Friday, June 10, 2011

A brief story of life and unemployment

Most of the people who suffer insomnia bear the bulk of its effects the next day. It is as clear to outsiders as the vision is blurry to the afflicted. Sounds are muted, situations are flavorless. Emotions get their volume turned down.

Hopelessly in love with darkness, I found in my new state of unemployment the perfect opportunity to make the conscious decision graveyard shift workers are condemned to. I decided to operate by night and sleep during the day.

Within the warm embrace of nighttime, my self confidence grew. Who would now focus on my slightly bigger right eye, uber-thin upper lip or distractingly hairy mole? I gradually became smart, creative. The dormant right side of my brain flourished again. In my mind, I was popular, attractive to the opposite sex. My conversations at the local waterholes became interesting, not only to myself but also to the listener. And that was just me outdoors! At home, I played music again. Singing, painting, dancing... I never thought I had ability for most of these fabulous activities. It turns out, I was just too busy to discover my talented inner self. Indeed, all forms of art previously forbidden to this tie-wearing monkey suddenly granted me their favor, like the woman who never dared look at you and now gets wet just thinking of your shadow.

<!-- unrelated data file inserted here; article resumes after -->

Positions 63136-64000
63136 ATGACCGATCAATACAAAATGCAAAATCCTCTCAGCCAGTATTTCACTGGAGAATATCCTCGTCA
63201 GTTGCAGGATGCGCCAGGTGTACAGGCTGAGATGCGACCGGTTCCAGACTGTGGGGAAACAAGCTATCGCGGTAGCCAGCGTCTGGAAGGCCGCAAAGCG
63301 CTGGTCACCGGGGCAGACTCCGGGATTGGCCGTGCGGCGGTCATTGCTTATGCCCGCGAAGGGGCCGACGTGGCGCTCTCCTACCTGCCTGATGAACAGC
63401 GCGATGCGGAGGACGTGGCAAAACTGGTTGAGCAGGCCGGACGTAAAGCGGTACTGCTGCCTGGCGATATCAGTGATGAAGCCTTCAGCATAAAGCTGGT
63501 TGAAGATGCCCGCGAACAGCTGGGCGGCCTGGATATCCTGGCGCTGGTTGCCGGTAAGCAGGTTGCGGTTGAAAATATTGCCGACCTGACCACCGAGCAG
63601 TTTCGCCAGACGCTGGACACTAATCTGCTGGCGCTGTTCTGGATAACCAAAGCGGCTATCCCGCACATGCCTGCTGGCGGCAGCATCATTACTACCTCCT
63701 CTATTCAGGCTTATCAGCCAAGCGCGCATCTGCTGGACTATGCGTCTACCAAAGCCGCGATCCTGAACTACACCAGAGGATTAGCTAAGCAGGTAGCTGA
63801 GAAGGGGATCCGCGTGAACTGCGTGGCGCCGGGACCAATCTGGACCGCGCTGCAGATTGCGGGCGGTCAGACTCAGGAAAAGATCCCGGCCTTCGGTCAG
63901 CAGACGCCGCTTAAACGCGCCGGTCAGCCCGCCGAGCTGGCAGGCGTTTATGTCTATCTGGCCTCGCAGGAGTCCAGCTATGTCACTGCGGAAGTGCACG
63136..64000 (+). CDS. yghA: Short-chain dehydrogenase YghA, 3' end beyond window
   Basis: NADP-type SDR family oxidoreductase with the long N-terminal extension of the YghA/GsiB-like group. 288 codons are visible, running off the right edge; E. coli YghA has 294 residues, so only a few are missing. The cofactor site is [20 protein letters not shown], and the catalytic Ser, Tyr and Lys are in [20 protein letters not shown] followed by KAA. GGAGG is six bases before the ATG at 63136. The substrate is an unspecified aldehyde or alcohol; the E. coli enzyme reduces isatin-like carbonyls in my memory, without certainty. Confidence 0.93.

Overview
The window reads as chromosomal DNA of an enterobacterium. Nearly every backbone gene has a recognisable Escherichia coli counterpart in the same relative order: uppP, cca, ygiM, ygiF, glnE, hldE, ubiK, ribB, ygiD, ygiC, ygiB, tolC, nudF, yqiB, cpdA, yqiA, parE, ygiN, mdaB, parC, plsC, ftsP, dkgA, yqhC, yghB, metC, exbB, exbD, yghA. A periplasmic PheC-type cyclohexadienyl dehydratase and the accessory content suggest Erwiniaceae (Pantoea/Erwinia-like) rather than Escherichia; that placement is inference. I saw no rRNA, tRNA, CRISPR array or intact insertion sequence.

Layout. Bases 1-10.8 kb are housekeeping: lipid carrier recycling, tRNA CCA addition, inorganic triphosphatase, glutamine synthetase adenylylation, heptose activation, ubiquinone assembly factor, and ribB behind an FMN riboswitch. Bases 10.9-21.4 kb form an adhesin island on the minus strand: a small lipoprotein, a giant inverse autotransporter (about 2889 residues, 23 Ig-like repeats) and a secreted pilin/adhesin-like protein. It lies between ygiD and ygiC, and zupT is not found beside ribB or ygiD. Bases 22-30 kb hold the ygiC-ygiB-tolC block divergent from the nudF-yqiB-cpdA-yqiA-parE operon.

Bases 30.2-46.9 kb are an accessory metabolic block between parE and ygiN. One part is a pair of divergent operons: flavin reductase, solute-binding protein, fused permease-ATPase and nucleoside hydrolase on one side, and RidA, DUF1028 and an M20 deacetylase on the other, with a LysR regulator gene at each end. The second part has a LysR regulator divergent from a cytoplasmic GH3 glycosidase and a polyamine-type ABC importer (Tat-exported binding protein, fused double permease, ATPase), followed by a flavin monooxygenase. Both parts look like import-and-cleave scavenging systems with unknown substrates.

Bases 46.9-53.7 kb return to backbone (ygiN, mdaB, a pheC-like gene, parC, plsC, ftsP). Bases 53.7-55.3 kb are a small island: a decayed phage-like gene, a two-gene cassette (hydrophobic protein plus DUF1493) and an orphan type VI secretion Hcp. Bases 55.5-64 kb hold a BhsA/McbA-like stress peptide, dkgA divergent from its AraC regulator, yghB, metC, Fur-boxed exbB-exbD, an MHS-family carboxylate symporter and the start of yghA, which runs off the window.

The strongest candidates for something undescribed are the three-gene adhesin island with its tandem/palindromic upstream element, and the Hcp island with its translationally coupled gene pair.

How come art now flows like a river off my lips, hips and the tips of my fingers? I would put on a stripped jacket, jump on the street and dive into the crowds of bar patrons, homeless persons, garbage collectors and exhausted investment bankers coming home after another long day of pushing paper. At night, faces reflect the soul more clearly. Less natural light meant more life in a society obsessed with visual perfection.

My internet connection almost got interrupted for lack of payment, so I used my emergency funds to pay for one more month. A daily diet of street hot dogs got me sick. My beard got too itchy, then I discovered it had turned into a bug hotel.

No matter. I have to shave anyway. Tomorrow I have an important interview. It is time. One cannot be the owner of his own life for too long. The moment to exchange my time for a handful of dimes is once again at my doorstep, and the moment to wake up to adult reality has reared its ugly face.

For a moment there, it was nice to dream I was alive; to acknowledge I had no purpose.

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